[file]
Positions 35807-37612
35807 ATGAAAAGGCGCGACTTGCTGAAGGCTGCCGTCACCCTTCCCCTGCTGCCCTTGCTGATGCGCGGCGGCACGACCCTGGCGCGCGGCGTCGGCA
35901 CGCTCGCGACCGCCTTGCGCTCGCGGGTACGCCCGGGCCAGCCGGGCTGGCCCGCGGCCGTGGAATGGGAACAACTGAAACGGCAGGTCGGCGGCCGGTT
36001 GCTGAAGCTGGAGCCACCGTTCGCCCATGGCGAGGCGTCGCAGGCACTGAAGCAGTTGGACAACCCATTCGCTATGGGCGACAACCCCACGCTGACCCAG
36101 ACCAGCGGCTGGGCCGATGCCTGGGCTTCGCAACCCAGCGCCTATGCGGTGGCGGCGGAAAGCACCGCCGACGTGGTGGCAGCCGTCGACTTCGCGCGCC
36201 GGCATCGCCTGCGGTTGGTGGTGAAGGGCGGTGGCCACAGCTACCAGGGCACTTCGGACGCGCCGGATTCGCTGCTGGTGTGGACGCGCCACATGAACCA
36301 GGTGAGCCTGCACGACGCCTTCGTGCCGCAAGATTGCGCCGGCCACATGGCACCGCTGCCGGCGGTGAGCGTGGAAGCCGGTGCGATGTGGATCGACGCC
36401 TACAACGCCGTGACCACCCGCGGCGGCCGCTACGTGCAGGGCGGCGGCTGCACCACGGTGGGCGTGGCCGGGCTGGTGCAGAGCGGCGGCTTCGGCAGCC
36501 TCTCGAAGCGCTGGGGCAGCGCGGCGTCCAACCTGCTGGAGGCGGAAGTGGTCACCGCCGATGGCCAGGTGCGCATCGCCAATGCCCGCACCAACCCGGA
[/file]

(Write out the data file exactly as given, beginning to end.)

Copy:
Positions 35807-37612
35807 ATGAAAAGGCGCGACTTGCTGAAGGCTGCCGTCACCCTTCCCCTGCTGCCCTTGCTGATGCGCGGCGGCACGACCCTGGCGCGCGGCGTCGGCA
35901 CGCTCGCGACCGCCTTGCGCTCGCGGGTACGCCCGGGCCAGCCGGGCTGGCCCGCGGCCGTGGAATGGGAACAACTGAAACGGCAGGTCGGCGGCCGGTT
36001 GCTGAAGCTGGAGCCACCGTTCGCCCATGGCGAGGCGTCGCAGGCACTGAAGCAGTTGGACAACCCATTCGCTATGGGCGACAACCCCACGCTGACCCAG
36101 ACCAGCGGCTGGGCCGATGCCTGGGCTTCGCAACCCAGCGCCTATGCGGTGGCGGCGGAAAGCACCGCCGACGTGGTGGCAGCCGTCGACTTCGCGCGCC
36201 GGCATCGCCTGCGGTTGGTGGTGAAGGGCGGTGGCCACAGCTACCAGGGCACTTCGGACGCGCCGGATTCGCTGCTGGTGTGGACGCGCCACATGAACCA
36301 GGTGAGCCTGCACGACGCCTTCGTGCCGCAAGATTGCGCCGGCCACATGGCACCGCTGCCGGCGGTGAGCGTGGAAGCCGGTGCGATGTGGATCGACGCC
36401 TACAACGCCGTGACCACCCGCGGCGGCCGCTACGTGCAGGGCGGCGGCTGCACCACGGTGGGCGTGGCCGGGCTGGTGCAGAGCGGCGGCTTCGGCAGCC
36501 TCTCGAAGCGCTGGGGCAGCGCGGCGTCCAACCTGCTGGAGGCGGAAGTGGTCACCGCCGATGGCCAGGTGCGCATCGCCAATGCCCGCACCAACCCGGA